Following a year filled with anti-racist reading lists and proclamations to “listen to Black women,” novelists Brit Bennett, Jasmine Guillory and Jacqueline Woodson reflected on what what it means to be a Black writer today on the Feb. 5 “Black in America” episode of TIME100 Talks. In a roundtable conversation, also part of TIME and Ibram X. Kendi’s Black Renaissance project, the novelists and moderator Rebecca Carroll emphasized the longstanding contributions of Black women writers.
Guillory, author of best-selling romance novels for and about Black women, remarked that there’s nothing new about Black women writing and buying great books. “It’s that the books are in the marketplace and they’re getting the power behind them,” she said, “so that the whole world can see how great we are.” Bennett, the author of the hugely popular 2020 novel The Vanishing Half, spoke about the impact of seeing writers like Toni Morrison, Alice Walker and Terry McMillan find success while she was growing up. “The idea that as a Black woman I could write something about Black women and achieve some type of mainstream success was never foreign to me,” she said, but she added, “At the same time, I agree that our work suddenly has been conferred this additional value because white people are now paying attention.”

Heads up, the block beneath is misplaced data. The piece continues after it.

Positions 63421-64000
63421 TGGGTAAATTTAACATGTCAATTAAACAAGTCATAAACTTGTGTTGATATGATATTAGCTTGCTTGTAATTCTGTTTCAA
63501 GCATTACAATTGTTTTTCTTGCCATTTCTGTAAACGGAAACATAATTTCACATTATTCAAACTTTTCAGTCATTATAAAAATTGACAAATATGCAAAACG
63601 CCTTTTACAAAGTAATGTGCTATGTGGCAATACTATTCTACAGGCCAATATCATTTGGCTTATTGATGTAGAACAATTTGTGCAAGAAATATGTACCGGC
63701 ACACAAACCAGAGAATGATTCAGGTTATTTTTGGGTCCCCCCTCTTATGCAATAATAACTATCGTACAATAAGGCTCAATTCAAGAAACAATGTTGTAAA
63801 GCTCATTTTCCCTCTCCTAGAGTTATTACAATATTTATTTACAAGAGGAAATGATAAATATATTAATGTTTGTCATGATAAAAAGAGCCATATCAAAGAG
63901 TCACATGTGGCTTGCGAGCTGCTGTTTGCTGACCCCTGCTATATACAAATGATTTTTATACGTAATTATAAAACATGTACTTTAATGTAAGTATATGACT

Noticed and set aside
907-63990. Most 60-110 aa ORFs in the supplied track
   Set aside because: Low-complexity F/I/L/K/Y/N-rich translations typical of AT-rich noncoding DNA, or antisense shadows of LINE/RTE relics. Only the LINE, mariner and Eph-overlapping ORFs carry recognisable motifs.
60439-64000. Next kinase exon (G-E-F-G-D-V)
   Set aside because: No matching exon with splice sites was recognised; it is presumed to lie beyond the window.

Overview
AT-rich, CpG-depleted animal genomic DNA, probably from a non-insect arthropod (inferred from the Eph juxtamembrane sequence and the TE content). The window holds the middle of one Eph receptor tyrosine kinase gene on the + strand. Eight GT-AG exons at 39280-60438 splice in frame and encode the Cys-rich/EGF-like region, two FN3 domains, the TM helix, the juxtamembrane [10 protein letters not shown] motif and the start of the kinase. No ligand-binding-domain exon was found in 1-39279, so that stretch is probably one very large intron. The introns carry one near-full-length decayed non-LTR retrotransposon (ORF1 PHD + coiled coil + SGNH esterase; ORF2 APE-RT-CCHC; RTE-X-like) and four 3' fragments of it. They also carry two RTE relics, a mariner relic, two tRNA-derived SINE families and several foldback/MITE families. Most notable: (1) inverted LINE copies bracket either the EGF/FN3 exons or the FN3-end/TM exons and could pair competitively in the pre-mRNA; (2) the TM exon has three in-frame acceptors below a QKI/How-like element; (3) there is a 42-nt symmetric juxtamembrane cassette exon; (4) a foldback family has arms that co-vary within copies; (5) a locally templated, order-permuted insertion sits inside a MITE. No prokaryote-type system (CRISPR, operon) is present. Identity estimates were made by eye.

Bennett described the conflicted feelings she experienced when her novel came out right as the Black Lives Matter movement was surging and she saw her work being touted on anti-racist reading lists. She questioned whether all the people who bought The Vanishing Half off of those lists actually read and engaged with it. And Carroll, author of Surviving the White Gaze, challenged the idea of lists in the first place. “Whenever anybody asks me what they should be reading I continue to say: Toni Morrison, James Baldwin, Jackie Woodson, Brit Bennett,” she said. “Even though we’re not spelling it out for you, what you need to know about Blackness and living within a white-supremacist country, it’s right there. You do the work.”
Woodson, who has written award-winning young adult books and adult novels like Red at the Bone, expressed a sense of determined optimism about the future. “We know our stories matter because the writers who came before us have showed us how we’ve been silenced and we have a right to speak,” Woodson said. “We’re not going to shut up. And in this, in the writing, we’re teaching our daughters.”
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